Welcome to this introductory overview of the ACT English test. This video is going to give you a basic overview of the test, including information on what you need to know, and the best ways to prepare. If you are new to the ACT, this is a great video for you to watch before you venture into practice questions. If you think you have a really solid handle on the ACT English content, well I wouldn't be too hurt if you just wanna skip ahead onto the other videos on the specifics. Show Transcript
But if you have just a few minutes, well I think this refresher couldn't hurt either. Okay, so here is basically how the English section breaks down, you have 45 minutes to do 75 questions. These questions are divided into five different passages on different topics, with 15 questions on each passage. Now, this might sound like a lot, but don't get intimidated.
These questions actually go pretty fast, and despite the fact that the English test has the most questions out of any of the sections on the test, this is actually the section that most students find easiest to finish in the time period. The passages you see on the English test can be on anything, a heroic figure from history, a transportation system in New York City, a personal narrative of someone's mom's soda shop.
Regardless of what the topic is, none of them are too complex in vocabulary or style. They are straightforward and clearly organized. So you can focus on the grammar and style issues in them. Unless a question is asking you to reorder sentences, in which case they'll be clearly marked.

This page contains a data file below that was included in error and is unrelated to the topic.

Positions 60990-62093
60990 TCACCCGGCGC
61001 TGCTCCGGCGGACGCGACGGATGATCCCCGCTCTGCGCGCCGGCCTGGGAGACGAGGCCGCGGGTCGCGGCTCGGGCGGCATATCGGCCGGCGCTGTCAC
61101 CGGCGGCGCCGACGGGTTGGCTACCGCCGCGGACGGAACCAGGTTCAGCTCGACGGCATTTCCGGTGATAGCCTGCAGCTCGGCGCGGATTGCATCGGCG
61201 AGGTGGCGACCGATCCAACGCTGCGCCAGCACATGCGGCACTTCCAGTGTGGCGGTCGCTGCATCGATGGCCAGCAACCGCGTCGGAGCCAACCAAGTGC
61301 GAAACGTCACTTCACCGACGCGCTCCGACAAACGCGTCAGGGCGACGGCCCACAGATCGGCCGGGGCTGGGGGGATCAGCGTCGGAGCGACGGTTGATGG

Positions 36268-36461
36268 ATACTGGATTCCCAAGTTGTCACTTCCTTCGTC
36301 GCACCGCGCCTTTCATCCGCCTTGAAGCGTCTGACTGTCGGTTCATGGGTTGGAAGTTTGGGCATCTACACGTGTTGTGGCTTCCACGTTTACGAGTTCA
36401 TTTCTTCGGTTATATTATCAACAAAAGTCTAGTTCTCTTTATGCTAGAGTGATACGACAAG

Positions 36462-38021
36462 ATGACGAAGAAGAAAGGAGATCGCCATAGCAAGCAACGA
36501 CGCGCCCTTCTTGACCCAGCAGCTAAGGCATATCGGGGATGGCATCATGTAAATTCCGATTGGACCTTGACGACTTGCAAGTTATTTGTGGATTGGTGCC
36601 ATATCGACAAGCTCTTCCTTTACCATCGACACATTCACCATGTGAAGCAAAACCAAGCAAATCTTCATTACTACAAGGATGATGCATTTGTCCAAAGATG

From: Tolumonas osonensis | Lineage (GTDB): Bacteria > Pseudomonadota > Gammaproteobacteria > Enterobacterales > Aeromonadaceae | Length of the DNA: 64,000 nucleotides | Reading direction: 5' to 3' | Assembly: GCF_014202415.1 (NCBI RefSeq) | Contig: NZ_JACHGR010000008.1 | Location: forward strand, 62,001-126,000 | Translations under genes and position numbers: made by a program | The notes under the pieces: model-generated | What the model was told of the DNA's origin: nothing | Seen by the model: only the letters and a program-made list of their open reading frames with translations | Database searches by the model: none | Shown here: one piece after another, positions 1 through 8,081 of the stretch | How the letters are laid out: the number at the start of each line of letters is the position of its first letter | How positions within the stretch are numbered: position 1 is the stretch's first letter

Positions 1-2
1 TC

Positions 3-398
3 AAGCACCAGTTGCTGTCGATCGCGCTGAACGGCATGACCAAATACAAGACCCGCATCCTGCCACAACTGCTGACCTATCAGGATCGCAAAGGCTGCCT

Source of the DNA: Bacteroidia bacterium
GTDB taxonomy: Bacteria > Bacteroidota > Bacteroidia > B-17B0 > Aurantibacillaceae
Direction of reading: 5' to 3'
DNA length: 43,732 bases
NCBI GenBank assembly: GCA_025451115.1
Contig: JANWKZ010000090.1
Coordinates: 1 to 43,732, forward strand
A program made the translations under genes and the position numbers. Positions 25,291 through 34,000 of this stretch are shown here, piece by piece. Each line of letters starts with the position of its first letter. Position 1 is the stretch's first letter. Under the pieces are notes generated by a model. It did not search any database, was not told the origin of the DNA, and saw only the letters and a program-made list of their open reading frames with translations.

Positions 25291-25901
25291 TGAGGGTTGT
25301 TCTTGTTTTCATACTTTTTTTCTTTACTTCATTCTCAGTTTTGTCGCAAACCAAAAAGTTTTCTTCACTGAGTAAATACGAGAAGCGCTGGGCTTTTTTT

But that's pretty rare. Something that is important to note I think about the English passages is that they are all written in what's known as academic English, meaning basically the level of style that you would turn into your teacher. So this means that you need be watching out for any answer choices that are too casual or too slangy because it wouldn't fit with the tone of the essay.
A lotta time students neglect to check that. So other than this little tip, what else do you need to know? Well there are two major categories of question types on the ACT English test. What the test, ACT calls usage and mechanic questions and what the ACT calls rhetorical skills questions. Now usage mechanics questions cover punctuation, grammar, sentence structure.
And the rhetorical skills questions cover strategy, organization and style. These are big picture issues. So, the style, the rhetorical skills questions will ask you to put sentences or paragraphs in logical order, for example. Or decide whether the author should add or delete a sentence given the content of an essay, or whether or not the essay achieves a stated purpose, just to give you a few examples.
We have another video breaking down these question types. So I'll just stop with this brief overview right now and talk about how you can prepare for the ACT. Okay, so, first of all an important tip is to focus on learning punctuation rules and fundamental grammar rules, so we have lesson videos on all of those things. If you don't know the rules, you're gonna get frustrated really quickly on the ACT because you'll get the same things wrong and over and over again without really understanding why.